Review - Là a' Dèanamh Sgèil do Là by Meg Bateman (The Herald 2004)
Angus Peter Campbell has succeeded twice now in doing something very difficult: he has made the religious palpable, communicating essentially religious ideas in the form of a novel about believable people. If his earlier novel, An Oidhche mus do Sheòl Sinn (2003), was about love’s power to forgive and to let us reach a greater humanity, this novel is about eternity. Again and again, I felt nervous that there would be a point in the novel when dogma would overtake experience, and the plot would be lost to all but the converted. But this never happened because Campbell makes the whole real to his reader through the lives of his characters.
The novel is set in the future and the time for easy archetypes in more or less over; most people are defined by having a mix of cultures in their backgrounds The protagonist, Seòras, is English, an agnostic and a Gaelic learner. His wife, Catriona, was brought up in Soay and educated at St Hilary’s in Edinburgh, of a Norwegian mother and an Edinburgh father. They are a modern couple, thoroughly self-reflexive, reconstructed and sceptical. At the very least, the novel is a tender portrait of their relationship, of the love which they nurture and which heals all that was difficult in their lives hitherto. However, this developing love is also the key to the main themes of the novel: what should we do in the face of despair and what endures of our efforts?
The novel purports to be the text typed by Seòras in the 2040s in an asylum where he spends ten years as a “prisoner of language”. The threat of Al-Qaida has caused the west to unite in self-defence in a single totalitarian regime where all is aimed at the task of survival. There is no room for diversity: no language is permitted but International English; there is no room for personal freedom and creativity. Fear has killed the human spirit and life is hell on earth. Seòras is a prisoner of language because of his refusal to deny linguistic diversity. Gradually his relatively narrow perspective on the survival of the Gaelic language grows into a conviction that all sorts of diversity - cultural, animal, plant and mineral – should survive. His illegal writing of his memoirs in Gaelic is an act of protest against totalitarianism. Like the American writer, William Faulkner, he refuses to accept the end of man, and accepts the privilege Faulkner confers on the poet, “to help man endure by lifting his heart...” Fear has not quashed Seòras’ courage to speak out about what he has seen and felt.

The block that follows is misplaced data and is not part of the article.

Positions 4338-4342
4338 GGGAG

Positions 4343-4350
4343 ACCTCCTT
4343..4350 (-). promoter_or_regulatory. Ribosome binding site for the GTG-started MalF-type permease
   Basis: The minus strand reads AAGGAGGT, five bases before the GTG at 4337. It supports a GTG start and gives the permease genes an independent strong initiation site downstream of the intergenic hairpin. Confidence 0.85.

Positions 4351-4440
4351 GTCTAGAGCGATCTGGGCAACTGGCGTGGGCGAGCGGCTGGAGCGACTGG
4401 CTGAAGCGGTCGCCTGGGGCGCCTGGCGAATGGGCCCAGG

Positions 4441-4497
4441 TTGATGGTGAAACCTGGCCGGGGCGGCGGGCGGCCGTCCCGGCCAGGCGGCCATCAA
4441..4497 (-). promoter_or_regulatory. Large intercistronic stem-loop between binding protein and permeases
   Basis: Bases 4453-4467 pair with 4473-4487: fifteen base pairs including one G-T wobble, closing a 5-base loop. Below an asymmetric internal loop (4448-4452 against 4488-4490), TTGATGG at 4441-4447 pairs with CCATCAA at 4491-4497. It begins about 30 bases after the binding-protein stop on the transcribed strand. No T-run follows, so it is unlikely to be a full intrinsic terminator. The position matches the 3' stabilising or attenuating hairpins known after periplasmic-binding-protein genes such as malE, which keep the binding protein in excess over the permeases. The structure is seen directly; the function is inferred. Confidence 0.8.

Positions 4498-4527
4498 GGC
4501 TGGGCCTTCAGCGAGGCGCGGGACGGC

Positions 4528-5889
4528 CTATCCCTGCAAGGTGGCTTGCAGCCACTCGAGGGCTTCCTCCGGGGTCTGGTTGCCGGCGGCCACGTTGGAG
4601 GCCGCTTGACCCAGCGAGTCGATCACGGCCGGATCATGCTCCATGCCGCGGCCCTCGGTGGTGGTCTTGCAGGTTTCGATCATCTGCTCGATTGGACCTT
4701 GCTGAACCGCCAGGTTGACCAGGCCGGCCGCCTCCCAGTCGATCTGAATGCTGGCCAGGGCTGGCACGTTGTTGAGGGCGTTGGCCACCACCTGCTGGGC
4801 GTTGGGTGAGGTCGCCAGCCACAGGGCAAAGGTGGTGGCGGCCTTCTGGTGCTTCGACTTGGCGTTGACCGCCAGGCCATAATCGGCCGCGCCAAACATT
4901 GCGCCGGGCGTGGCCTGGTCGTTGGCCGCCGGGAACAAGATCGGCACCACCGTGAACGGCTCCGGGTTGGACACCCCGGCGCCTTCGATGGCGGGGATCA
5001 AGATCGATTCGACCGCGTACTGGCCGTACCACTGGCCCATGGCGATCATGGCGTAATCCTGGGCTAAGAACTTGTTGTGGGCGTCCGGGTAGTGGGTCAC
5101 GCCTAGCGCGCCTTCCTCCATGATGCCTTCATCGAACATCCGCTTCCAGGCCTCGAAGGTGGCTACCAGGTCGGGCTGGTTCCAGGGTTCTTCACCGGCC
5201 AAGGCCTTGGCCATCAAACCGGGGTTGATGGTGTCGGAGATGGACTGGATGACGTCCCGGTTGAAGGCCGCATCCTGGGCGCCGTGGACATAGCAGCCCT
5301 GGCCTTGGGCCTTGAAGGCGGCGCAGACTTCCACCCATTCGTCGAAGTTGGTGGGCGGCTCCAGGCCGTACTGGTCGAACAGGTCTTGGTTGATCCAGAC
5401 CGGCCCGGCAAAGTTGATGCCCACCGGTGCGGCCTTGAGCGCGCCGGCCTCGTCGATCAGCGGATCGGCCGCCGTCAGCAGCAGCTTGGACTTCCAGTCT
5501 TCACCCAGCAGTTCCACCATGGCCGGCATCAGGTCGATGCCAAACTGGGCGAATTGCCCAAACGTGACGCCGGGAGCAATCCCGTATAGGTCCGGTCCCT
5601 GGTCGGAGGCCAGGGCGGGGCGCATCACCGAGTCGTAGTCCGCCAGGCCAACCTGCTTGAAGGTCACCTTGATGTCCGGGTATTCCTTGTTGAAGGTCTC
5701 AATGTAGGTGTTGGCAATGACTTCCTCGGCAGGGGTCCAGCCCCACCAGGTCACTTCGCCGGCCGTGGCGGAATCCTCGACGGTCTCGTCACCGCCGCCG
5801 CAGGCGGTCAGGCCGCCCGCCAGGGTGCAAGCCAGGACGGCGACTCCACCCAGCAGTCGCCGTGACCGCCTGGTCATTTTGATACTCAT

The writing is ambiguous and subtle enough to let its message be understood either in terms of humanism or of Christianity. We see that the human spirit has the power to prevail over brutality. The final scene of the life everlasting is unequivocally the summation of the Christian hope of life over death, but I don’t think the agnostic reader need be alienated at this point, because the scene can also be read as a symbol of the endurance of human dignity and love.
The title of the book, Là a’Dèanamh Sgèil gu Là, is taken from Psalm 19 when all of creation praises its maker in doing what it does naturally. While Seòras and his wife first take on Gaelic in a belief in linguistic diversity, they grow to see every language, every aspect of creation, as being shot through with the word of God. What starts as a personal choice to learn Gaelic widens to a celebration of all diversity as holy and God-given. Seòras’ first understanding of his writing was that, like God, he was making something out of nothing, that in humanistic terms, he was refusing to lose faith in human creativity: gun fheàrr coinneal beag a lasadh seach an dorchadas a mhallachadh. He grows to understand that his task is not so enormous: Christ’s love is the starting point from which we can make something in the face of despair. His wife understood this first; he, belatedly comes to her understanding at the end of the book, and instead of feeling patronised by her love, he realises that living in love, loving what there is, rather than fearing what is not, is our right human action in the face of the hell of totalitarianism and war. Chan e eagal bhon rud nach eil ann as cudromaiche...ach gràdh dhan rud a th’ ann.
Humanist or Christian can interpret the final salvific vision according to their own lights, but I think all will find that the book communicates the author’s creativity, the diversity and beauty of language, wonder of creation and the power of love to let us be more. It is a celebration of, and an insistence on, the value of diversity. It is Campbell’s characters’ sense of wonder at the beauty of this diversity that fills them with the love of its Creator that lets them lead virtuous lives. In virtue there is no self- denial but a full-bloodied participation in Creation; it is the negation of despair.
The writing is beautiful and limpid. The constant debate between man and wife free the novel from any dogmatism or sense of didacticism. The imaginative, and sometimes, surreal, tone of the book allows the reader to engage with it in different ways. Cho faisg ’s a tha am mac-meanmna is an dà rìreabh. Some statements gave me a jolt: Seòras’ understanding that he was alive in eternity not in time; the postman who prayed for those in whose letter boxes he delivered his letters; his wife’s dream he saw too when she overtook him in his boat in a supernatural boat on the sea of eternity.
Angus Peter has produced two weighty novels in less than two years. The output is fascinating in its attempt to say the unsayable. They capture a great dynamism, a great facility for words. He seems to be writing at the height of his powers with an easy expansiveness where religious conviction, humour, earthiness and joy are easily melled into one, in something of the same spirit as the psalmist.